Draconis Infernum [Singapore]
Rites of Desecration & Demise
Hass Weg Productions
Singapore’s Draconis Infernum returns this year, releasing their long-awaited follow up to Death in My Veins, Rites of Desecration & Demise. With last year’s cock-teasing Proclamation of Encroachment single already giving listeners a preview to 3 new tracks, (and being a self-proclaimed Draconis Infernum fanboy), finally getting to listen to the album was certainly exciting for me.
The opening track, Regime of the Underworld immediately gives the listener a taste of what’s to come for the rest of the album, with the trebly guitar tone, similar to that on Death in My Veins. With vocalist Kount Cider’s departure and drummer Serberuz Hammerfrost taking over vocal duties, there was bound to be a pretty large impact on the band’s sound, as already evident on the tracks off the Proclamation of Encroachment single. Kount Cider’s powerful shrieks certainly carried the music on Death in My Veins well, while Serberuz Hammerfrost registers vocals of a lower range, choosing instead to drag out the lyrics, instead of the hateful spitting of the lyrics that Kount Cider preferred.
The musical direction also seems to take a slight shift compared to Death in My Veins. Death in My Veins provided an in-your-face style of black metal, with riffs after punishing riffs lashed out upon the listener, yet on Rites of Desecration & Demise, this is replaced by riffs that instead choose to leave listeners with a feeling of unease, feeling almost as if one were hanging at the edge of a cliff. Sound effects are also nicely utilised to enhance this ominous atmosphere, such as the tolling of the bells at the beginning of the title track, Rites of Desecration & Demise. There is also the surprise instrumental track, …Of Darkness & Solitude, a piano rendition of the band’s debut album title track, Death in My Veins. While it could sound cheesy to some listeners, this track certainly caught my attention with the brilliant arrangement. With the sound of a storm raging and thunder at the background of the song, …Of Darkness & Solitude breeds a depressive feeling in the listener, sounding almost as if this were the end of everything, yet causing chaos once more with the remaining tracks on the album. The inclusion of the cover of Bathory‘s Satan My Master is certainly a nice bonus for fans, and also features Xaphan from Kult ov Azazel on vocals and guitars. His screeching vocals are unmistakable, and the chaotic guitar solo (while not on the original) provides a nice addition to the song and a fitting tribute to Quorthon.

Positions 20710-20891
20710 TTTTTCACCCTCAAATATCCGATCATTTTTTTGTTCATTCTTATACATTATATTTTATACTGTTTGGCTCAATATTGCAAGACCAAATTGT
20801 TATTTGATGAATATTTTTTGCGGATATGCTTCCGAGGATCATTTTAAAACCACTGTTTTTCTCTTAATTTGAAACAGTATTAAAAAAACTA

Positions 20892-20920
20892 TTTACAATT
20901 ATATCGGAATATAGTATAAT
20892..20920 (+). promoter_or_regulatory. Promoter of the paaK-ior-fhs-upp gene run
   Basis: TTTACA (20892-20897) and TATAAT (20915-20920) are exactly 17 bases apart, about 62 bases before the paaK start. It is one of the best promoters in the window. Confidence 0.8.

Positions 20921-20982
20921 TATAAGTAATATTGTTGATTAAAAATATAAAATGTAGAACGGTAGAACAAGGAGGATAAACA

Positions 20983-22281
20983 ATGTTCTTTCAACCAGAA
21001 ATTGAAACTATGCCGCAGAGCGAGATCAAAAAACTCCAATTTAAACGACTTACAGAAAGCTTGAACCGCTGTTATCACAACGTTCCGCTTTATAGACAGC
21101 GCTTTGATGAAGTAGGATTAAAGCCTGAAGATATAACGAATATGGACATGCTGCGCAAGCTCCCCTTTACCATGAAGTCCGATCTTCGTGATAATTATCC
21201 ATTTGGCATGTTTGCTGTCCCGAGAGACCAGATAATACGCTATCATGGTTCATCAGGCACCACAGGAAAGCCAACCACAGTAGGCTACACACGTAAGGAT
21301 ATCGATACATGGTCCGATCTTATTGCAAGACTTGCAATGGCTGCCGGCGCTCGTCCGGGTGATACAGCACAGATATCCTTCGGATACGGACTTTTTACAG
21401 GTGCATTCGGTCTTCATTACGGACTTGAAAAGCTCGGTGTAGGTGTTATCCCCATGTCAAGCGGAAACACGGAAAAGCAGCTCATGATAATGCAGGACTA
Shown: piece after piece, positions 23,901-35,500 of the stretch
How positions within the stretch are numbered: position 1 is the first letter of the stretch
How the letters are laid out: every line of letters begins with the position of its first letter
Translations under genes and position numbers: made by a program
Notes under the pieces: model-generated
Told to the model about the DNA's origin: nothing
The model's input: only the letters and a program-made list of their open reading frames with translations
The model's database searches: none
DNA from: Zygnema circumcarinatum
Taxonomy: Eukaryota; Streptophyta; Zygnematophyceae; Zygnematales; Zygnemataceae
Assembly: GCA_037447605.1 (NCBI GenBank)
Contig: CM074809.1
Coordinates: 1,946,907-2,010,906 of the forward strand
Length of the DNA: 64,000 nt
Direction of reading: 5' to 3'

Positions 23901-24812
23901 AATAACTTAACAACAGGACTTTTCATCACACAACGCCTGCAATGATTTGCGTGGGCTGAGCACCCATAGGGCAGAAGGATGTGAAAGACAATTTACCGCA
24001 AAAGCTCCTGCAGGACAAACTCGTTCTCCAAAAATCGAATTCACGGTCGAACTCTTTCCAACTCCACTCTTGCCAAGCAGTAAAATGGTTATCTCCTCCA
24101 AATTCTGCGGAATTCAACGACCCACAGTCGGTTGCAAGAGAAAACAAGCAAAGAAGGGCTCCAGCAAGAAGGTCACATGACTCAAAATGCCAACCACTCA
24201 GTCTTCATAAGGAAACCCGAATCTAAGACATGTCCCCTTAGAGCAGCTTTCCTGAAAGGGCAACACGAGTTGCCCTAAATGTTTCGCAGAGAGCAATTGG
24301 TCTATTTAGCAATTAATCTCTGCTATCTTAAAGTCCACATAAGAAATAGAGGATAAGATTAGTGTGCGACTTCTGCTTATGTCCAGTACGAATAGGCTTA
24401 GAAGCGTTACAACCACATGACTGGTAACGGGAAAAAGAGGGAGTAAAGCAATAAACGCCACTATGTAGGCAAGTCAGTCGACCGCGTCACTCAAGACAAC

The lyrical direction of the band also takes a change, with the band instead focussing more on Eastern mythology instead of the usual (boring) anti-Christian overtones, which could take a while to get used to (after all, how often do you hear a vocalist screaming “YAN LUO WANG”?). However, it is also due to this shift in musical direction and the inclusion of non-conventional lyrical contents that makes it hard for casual listeners to decipher what Serberuz Hammerfrost is screaming unless one reads the accompanying booklet for the lyrics. Despite having listened to the Proclamation of Encroachment single over and over again, it still left me scratching my head, wondering what the actual lyrics to the song was.
There were a couple of factors that made the album less enjoyable than it should be though. The drums on the album sounded slightly too triggered, resulting in a very artificial tone, even when compared to the sound on Death in My Veins. At times, such as the opening rolls on Vengeance Unto Thee, it sounded almost as if the drums were programmed. Also, the guitar solos at times sounded slightly awkward, such as on The Grand Conjuration, where the tone of the guitar sounded out of place with the rest of the instruments. While the bluesy solos were certainly a nice touch, it would have been better if the guitar had a more trebly tone to it, more inline with the tone of the rhythm guitars. While the polished production quality on Death in My Veins felt at home, in this album, a raw production could be more suited for the songs, as already evident on the Proclamation of Encroachment single. Nevertheless, it would be familiar ground for long-time fans of Draconis Infernum.
2008’s Death in My Veins has set the foundation upon which Draconis Infernum writes their music, and with Rites of Desecration & Demise, the band has further displayed their growth and maturity as songwriters, despite the slight shift in musical direction.
Draconis Infernum’s Rites of Desecration & Demise is now available on HMT distro.